When I was seventeen, I dreamed of travel. I loved listening to what I thought of as San Francisco music – 1960s Jefferson Airplane, Jimi Hendrix, and the like – as well as some of the L.A. singer-songwriters of the time like Jackson Browne, Fleetwood Mac, and Joni Mitchell. I’d never been west of the Rockies, but for some reason California was where my daydreams drifted. (For that matter, I’d never seen the ocean, landlocked Midwestern girl that I was, and I was fascinated by the idea of that as well. Heart’s “Dreamboat Annie” album, with its ocean sounds, was a big favorite of mine.)
I’d taken guitar lessons for a couple of years, so of course that qualified me to daydream of being a rock star as well. I enjoyed writing songs, sensitive-singer-songwritery things as well as songs I played alone on my acoustic but on which I imagined screaming electric guitars and thunderous drums. I dreamed of riding around the country in my fancy tour bus, performing for appreciative crowds of thousands, and wearing really cool boots.
I won’t say that I didn’t have musical talent. I probably had enough. I’ve always had a good ear, and if I’d spent the time and effort and practiced a lot and worked really hard, I probably would have been a pretty good guitarist and a decent songwriter. Probably never would have been a great singer, but even without taking studio trickery into consideration, there are plenty of singers making a living out there with fairly ordinary voices. But I was shy, and didn’t always play well with others, and I never started a band. And I never had the onstage charisma or the pure chutzpah to put myself out there as a solo performer. Again, something that could likely have been remedied with some coaching and a lot of hard work – having grown up with a father who put himself through grad school and supported his family as a working musician, I have never had any illusions that being a musician was anything other than really hard work – so in the end the fact that I didn’t pursue this daydream is on me, completely, and my decision not to put in the work that would have been required.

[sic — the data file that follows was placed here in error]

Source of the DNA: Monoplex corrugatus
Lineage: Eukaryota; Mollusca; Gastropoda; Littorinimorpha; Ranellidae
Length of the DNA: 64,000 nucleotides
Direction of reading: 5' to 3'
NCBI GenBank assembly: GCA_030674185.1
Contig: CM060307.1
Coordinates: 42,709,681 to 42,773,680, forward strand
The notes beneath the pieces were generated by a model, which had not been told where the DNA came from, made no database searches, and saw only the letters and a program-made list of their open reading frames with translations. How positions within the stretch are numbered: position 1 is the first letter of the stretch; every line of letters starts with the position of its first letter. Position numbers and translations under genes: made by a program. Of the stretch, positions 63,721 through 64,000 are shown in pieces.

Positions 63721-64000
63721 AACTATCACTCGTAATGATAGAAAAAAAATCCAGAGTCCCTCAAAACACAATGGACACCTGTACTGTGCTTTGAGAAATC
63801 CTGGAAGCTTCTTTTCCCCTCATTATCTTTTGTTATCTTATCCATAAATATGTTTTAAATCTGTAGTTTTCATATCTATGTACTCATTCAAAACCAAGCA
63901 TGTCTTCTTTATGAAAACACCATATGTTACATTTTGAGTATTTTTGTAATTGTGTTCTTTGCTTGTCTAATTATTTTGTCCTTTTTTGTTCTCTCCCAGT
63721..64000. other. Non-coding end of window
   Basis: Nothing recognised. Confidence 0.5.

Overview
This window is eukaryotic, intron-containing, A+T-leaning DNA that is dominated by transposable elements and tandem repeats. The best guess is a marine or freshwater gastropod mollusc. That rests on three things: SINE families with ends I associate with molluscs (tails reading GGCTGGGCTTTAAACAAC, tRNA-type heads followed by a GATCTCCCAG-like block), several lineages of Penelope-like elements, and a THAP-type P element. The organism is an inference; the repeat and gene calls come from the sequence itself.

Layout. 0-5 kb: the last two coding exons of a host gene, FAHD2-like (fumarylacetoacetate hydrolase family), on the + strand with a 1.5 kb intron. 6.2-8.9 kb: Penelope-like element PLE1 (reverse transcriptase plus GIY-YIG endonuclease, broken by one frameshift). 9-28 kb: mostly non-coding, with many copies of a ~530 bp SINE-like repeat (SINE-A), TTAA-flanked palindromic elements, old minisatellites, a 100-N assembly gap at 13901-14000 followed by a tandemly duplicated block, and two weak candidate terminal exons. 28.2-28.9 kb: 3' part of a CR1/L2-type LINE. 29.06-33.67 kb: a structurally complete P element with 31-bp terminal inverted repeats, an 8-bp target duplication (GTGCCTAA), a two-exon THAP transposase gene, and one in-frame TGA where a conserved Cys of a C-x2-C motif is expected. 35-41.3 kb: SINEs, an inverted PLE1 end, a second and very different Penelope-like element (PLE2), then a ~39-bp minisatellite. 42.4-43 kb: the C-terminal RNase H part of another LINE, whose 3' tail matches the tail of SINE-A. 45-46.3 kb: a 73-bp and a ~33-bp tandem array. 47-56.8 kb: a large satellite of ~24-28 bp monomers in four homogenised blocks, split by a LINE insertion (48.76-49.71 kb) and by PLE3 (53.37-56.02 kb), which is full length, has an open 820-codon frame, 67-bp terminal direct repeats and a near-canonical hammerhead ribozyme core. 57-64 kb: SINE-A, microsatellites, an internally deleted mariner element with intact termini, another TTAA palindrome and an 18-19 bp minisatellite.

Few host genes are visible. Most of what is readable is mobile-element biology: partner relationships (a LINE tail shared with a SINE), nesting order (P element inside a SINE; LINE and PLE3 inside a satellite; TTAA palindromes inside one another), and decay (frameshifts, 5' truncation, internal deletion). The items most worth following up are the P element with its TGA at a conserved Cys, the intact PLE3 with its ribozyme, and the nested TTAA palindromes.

When I went off to college in 1979 I sold my electric guitar (a little Gibson Melody Maker, and yes, I still regret this but at the time I needed the money more than I needed the guitar) and took the nylon-string and the Ovation roundback with me. I continued playing for fun but drifted away from practicing with any seriousness. But I still daydreamed of travel. I had a little road trip in mind that would involve driving south to New Orleans, then westward through the desert, on up the California coast to the Pacific Northwest, then home. I used to look at maps. I used to add up miles.
But I was an English major, so when I graduated I was pretty broke. By the time I was making enough money to even think about a six-week road trip I had a job, and cats, and … well, it never happened. I realized too, eventually, that I am not really a road-trip kind of person. I like comfort, and I like planning and having things go according to those plans. I’m not sure I would have done well as a touring musician, to be honest! In retrospect I would have done well to develop some technical skills and do some kind of studio work; I would’ve been a decent audio engineer, I suspect, or maybe even a producer. Water under the bridge, water under the bridge.